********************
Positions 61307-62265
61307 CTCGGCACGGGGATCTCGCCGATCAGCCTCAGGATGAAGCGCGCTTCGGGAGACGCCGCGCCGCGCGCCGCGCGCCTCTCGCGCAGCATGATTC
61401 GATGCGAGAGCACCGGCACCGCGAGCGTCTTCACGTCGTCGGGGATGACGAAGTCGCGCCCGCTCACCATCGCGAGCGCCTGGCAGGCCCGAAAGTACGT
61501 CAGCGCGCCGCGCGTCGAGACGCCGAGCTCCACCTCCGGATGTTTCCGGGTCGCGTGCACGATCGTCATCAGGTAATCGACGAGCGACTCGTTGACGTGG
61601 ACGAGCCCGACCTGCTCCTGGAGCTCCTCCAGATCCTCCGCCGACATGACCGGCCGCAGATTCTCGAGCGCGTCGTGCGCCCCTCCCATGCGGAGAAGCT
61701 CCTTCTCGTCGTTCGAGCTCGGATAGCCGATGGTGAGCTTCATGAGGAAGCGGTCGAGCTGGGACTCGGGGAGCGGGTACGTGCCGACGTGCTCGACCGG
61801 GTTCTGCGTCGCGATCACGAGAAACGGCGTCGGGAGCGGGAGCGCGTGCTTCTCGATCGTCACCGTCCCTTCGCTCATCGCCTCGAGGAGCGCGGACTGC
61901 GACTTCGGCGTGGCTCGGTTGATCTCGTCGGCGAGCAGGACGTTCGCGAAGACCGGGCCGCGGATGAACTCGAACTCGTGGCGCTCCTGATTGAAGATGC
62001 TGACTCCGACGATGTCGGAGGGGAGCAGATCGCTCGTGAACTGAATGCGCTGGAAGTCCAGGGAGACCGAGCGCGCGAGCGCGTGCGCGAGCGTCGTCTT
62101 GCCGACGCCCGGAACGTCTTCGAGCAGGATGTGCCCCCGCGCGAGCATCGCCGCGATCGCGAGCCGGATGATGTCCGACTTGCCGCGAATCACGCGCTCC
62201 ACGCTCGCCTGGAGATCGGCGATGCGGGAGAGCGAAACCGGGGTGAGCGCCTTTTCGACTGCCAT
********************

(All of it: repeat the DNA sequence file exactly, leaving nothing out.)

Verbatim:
Positions 61307-62265
61307 CTCGGCACGGGGATCTCGCCGATCAGCCTCAGGATGAAGCGCGCTTCGGGAGACGCCGCGCCGCGCGCCGCGCGCCTCTCGCGCAGCATGATTC
61401 GATGCGAGAGCACCGGCACCGCGAGCGTCTTCACGTCGTCGGGGATGACGAAGTCGCGCCCGCTCACCATCGCGAGCGCCTGGCAGGCCCGAAAGTACGT
61501 CAGCGCGCCGCGCGTCGAGACGCCGAGCTCCACCTCCGGATGTTTCCGGGTCGCGTGCACGATCGTCATCAGGTAATCGACGAGCGACTCGTTGACGTGG
61601 ACGAGCCCGACCTGCTCCTGGAGCTCCTCCAGATCCTCCGCCGACATGACCGGCCGCAGATTCTCGAGCGCGTCGTGCGCCCCTCCCATGCGGAGAAGCT
61701 CCTTCTCGTCGTTCGAGCTCGGATAGCCGATGGTGAGCTTCATGAGGAAGCGGTCGAGCTGGGACTCGGGGAGCGGGTACGTGCCGACGTGCTCGACCGG
61801 GTTCTGCGTCGCGATCACGAGAAACGGCGTCGGGAGCGGGAGCGCGTGCTTCTCGATCGTCACCGTCCCTTCGCTCATCGCCTCGAGGAGCGCGGACTGC
61901 GACTTCGGCGTGGCTCGGTTGATCTCGTCGGCGAGCAGGACGTTCGCGAAGACCGGGCCGCGGATGAACTCGAACTCGTGGCGCTCCTGATTGAAGATGC
62001 TGACTCCGACGATGTCGGAGGGGAGCAGATCGCTCGTGAACTGAATGCGCTGGAAGTCCAGGGAGACCGAGCGCGCGAGCGCGTGCGCGAGCGTCGTCTT
62101 GCCGACGCCCGGAACGTCTTCGAGCAGGATGTGCCCCCGCGCGAGCATCGCCGCGATCGCGAGCCGGATGATGTCCGACTTGCCGCGAATCACGCGCTCC
62201 ACGCTCGCCTGGAGATCGGCGATGCGGGAGAGCGAAACCGGGGTGAGCGCCTTTTCGACTGCCAT